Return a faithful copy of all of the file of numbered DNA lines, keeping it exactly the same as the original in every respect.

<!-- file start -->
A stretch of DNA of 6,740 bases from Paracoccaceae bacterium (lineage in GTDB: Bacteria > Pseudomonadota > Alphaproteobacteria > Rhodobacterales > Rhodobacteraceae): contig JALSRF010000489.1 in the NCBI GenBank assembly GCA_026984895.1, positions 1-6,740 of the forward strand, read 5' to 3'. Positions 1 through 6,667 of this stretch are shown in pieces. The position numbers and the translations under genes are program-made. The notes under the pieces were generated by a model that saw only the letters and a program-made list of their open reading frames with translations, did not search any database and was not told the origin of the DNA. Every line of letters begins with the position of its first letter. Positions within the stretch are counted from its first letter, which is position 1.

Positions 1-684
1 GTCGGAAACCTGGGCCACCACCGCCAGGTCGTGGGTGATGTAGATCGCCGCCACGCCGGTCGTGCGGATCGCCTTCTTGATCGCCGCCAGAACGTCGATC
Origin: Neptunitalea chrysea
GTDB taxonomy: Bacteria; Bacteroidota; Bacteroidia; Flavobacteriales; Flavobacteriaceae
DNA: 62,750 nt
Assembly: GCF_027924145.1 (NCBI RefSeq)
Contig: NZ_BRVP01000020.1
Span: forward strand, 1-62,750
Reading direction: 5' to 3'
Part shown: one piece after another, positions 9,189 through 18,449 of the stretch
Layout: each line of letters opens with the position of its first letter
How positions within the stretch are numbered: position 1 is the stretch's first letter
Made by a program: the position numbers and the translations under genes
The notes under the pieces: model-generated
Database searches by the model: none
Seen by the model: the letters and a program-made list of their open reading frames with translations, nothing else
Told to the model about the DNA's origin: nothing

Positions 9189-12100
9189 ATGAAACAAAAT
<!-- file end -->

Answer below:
A stretch of DNA of 6,740 bases from Paracoccaceae bacterium (lineage in GTDB: Bacteria > Pseudomonadota > Alphaproteobacteria > Rhodobacterales > Rhodobacteraceae): contig JALSRF010000489.1 in the NCBI GenBank assembly GCA_026984895.1, positions 1-6,740 of the forward strand, read 5' to 3'. Positions 1 through 6,667 of this stretch are shown in pieces. The position numbers and the translations under genes are program-made. The notes under the pieces were generated by a model that saw only the letters and a program-made list of their open reading frames with translations, did not search any database and was not told the origin of the DNA. Every line of letters begins with the position of its first letter. Positions within the stretch are counted from its first letter, which is position 1.

Positions 1-684
1 GTCGGAAACCTGGGCCACCACCGCCAGGTCGTGGGTGATGTAGATCGCCGCCACGCCGGTCGTGCGGATCGCCTTCTTGATCGCCGCCAGAACGTCGATC
Origin: Neptunitalea chrysea
GTDB taxonomy: Bacteria; Bacteroidota; Bacteroidia; Flavobacteriales; Flavobacteriaceae
DNA: 62,750 nt
Assembly: GCF_027924145.1 (NCBI RefSeq)
Contig: NZ_BRVP01000020.1
Span: forward strand, 1-62,750
Reading direction: 5' to 3'
Part shown: one piece after another, positions 9,189 through 18,449 of the stretch
Layout: each line of letters opens with the position of its first letter
How positions within the stretch are numbered: position 1 is the stretch's first letter
Made by a program: the position numbers and the translations under genes
The notes under the pieces: model-generated
Database searches by the model: none
Seen by the model: the letters and a program-made list of their open reading frames with translations, nothing else
Told to the model about the DNA's origin: nothing

Positions 9189-12100
9189 ATGAAACAAAAT